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Typing Staphylococcus aureus using the protein A gene Phaedra Agius – January, 2008, completed at RPI in New York in collaboration with Barry Kreiswirth, Steve Naidich, Kristin Bennett

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Introduction What is staph? Typing methods and the spA gene The data Comparing Sequences Similarities and differences Hierarchical clustering Evaluating the results Multidimensional Scaling Conclusion

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Staphylococcus aureus is a bacteria often living on the skin or in the nose of a healthy person. Staph can cause a multitude of infections, from skin infections to more deadly infections such as pneumonia and meningitis It can spread rapidly Some strains are resistant to antibiotics (MRSA)

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Typing Methods Multi Locus Sequence Typing (MLST) is a well established typing method that looks at 7 house-keeping genes in staph. These are genes that are always turned on. Our method looks at just ONE gene – the spA gene.

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The spA gene The spA gene contains information for making Protein A. The protein A in staph is a virulence factor. It inhibits white blood cells from ingesting and destroying the bacteria by acting as an immunological disguise.

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Preprocessed DNA sequences of the spA gene AAA GAG GAAGACAACAACAAGCCTGGT AAA GAAGATGGCAACAAGCCTGGT AAA GAAGACAACAAAAAACCTGGC AAA GAAGATGGCAACAAACCTGGT AAA GAAGACGGCAACAAGCCTGGT AAA GAAGATGGCAACAAGCCTGGT X1 K1 A1 O1 M1 Q1 The spA DNA sequences can be preprocessed into a sequence of repeats, or cassettes. Instead of dealing with the long DNA sequences, we use these shorter preprocessed spa sequences X1-K1-A1-O1-M1-Q1 Note, first cassette has 27bp, the others have 24bp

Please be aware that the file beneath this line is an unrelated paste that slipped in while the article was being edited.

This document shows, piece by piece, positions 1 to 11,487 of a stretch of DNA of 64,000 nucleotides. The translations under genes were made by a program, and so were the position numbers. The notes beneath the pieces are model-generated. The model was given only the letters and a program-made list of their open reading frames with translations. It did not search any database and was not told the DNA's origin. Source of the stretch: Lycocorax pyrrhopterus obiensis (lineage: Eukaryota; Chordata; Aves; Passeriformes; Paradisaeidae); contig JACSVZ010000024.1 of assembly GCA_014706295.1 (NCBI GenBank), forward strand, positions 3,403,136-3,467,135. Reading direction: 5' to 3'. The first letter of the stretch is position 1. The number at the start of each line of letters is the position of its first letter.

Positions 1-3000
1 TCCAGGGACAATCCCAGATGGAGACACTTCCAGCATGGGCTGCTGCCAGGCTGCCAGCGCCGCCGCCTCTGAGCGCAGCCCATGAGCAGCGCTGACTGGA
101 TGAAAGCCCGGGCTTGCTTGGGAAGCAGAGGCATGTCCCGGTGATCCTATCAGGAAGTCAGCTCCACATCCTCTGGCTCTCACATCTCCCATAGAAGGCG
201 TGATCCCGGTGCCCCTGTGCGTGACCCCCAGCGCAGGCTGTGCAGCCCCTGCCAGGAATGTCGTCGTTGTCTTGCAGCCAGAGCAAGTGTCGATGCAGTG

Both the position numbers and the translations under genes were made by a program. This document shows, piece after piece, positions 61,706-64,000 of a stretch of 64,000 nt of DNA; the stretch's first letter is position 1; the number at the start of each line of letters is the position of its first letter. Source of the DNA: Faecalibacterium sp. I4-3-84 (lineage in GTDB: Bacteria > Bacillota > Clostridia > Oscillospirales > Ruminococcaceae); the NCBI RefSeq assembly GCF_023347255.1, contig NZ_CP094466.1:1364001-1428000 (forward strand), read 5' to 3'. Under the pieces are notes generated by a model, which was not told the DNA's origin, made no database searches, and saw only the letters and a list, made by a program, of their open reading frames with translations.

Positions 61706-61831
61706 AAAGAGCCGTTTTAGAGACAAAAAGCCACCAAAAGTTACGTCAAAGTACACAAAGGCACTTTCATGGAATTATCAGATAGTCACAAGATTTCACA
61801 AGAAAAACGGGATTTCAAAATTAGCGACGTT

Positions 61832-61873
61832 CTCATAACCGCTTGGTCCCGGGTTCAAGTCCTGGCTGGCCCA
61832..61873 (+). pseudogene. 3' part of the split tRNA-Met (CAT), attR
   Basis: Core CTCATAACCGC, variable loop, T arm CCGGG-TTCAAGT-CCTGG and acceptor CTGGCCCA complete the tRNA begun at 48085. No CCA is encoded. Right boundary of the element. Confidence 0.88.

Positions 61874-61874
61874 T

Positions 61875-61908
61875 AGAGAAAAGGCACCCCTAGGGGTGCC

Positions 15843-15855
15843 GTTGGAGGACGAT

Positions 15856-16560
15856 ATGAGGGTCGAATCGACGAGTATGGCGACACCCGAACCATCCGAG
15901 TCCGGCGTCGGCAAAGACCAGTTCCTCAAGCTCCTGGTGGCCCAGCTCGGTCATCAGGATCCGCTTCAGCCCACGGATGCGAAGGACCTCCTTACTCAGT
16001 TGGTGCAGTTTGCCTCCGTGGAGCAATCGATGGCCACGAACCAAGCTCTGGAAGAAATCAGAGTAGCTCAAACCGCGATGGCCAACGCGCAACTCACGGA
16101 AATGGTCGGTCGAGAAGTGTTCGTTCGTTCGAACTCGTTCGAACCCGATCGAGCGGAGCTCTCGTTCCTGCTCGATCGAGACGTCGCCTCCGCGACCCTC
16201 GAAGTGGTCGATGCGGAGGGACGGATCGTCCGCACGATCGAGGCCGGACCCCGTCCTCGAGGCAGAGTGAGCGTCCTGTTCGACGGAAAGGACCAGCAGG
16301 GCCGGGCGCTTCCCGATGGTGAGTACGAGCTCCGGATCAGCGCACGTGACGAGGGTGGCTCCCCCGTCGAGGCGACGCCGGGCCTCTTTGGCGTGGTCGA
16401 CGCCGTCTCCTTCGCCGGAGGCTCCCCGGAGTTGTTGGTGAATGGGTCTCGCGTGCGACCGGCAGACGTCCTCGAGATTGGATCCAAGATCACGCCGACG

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Labeled data The MLST allelic profile is provided for each sequence 194 sequences labeled with their MLST type Spa sequences MLST labels

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Comparing spa sequences T1-J1-M1-G1-M1-K1 T1-K1-B1-M1-D1-M1-G1-M1-K1 T1-M1-B1-M1-D1-M1-G1-M1-K1 T1-M1-D1-M1-G1-M1-M1-K1 U1-J1-F1-K1-P1-E1 T1-J1-F1-K1-B1-P1-E1 U1-J1-G1-F1-M1-B1 These ‘preprocessed’ sequences are highly conserved. How can we generate numbers from sequences that reflect the subtle differences and/or similarities between them?

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Comparing spa sequences –Global alignment –Affine alignment –BCGS - Best common gap-weighted subsequence Weighting the sequence ends (B and E) Using these methods each spa sequence can be represented as a vector of similarity scores between itself and all the other sequences

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Global alignment Costs: Gap =1, Mismatch = 1 C L O U D Y D A Y G * O * * A W A Y Distance: d = 5 Similarity: s = 2

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Affine gap alignment Costs: Gap Initialization = 2, Gap =1, Mismatch = 1 U1 J1 G1 F1 B1 B1 B1 B1 P1 B1 Global T1 J1 * * B1 B1 B1 * * D Distance = 8 Similarity = 4 U1 J1 G1 F1 B1 B1 B1 B1 P1 B1Affine T1 J1 * * * * B1 B1 B1 D Distance = 7 Similarity = 3

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BCGS-Best Common Gap-weighted Subsequence P A R T Y H A R D P A N T * * * R Y Common subsequences are: S 1 = A, T, R, S 2 = AT, S 3 = TR, S 4 = ATR Gap weighted scores: Choose a weight 0< ג<=1 S 1 = 1 ¸ 0 = 1, S 2 = 2 ¸, S 3 = 2 ¸ 3, S 4 = 3 ¸ 4

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If ג =1, then S4 is the optimal choice. If ג =0.9, the scores are 1, 1.8, 1.46 and 1.97 respectively If ג =0.8, the scores are 1, 1.6, 1.02 and 1.23 respectively S 1 = A, T, R, S 2 = AT, S 3 = TR, S 4 = ATR S 1 = 1 ¸ 0 = 1, S 2 = 2 ¸, S 3 = 2 ¸ 3, S 4 = 3 ¸ 4

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Normalizing the similarity scores The similarity scores M are normalized as follows: where n 1 and n 2 are the sequence lengths Example: C L O U D Y D A Y G * O * * A W A Y Similarity = 3, Normalized similarity = 3/√(7*4)=0.57

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B and E The cassettes at the beginning (B) and end (E) of a sequence are highly conserved within spa families These cassettes shall be compared separately, scored as a match (1) or mismatch (0) and weighted B E M=middle Let B and E have a weight of 20% in the overall score Sim score = 0.2*B + 0.6*M + 0.2*E

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Similarities Distances Normalized similarity scores can be transformed to distances as follows: Spa sequence vector of distances between that sequence and every other sequence in the dataset. The set of spa sequences is now represented by a (normalized) distance matrix. D ( s 1 ; s 2 ) = 1 ¡ s i m ( s 1 ; s 2 )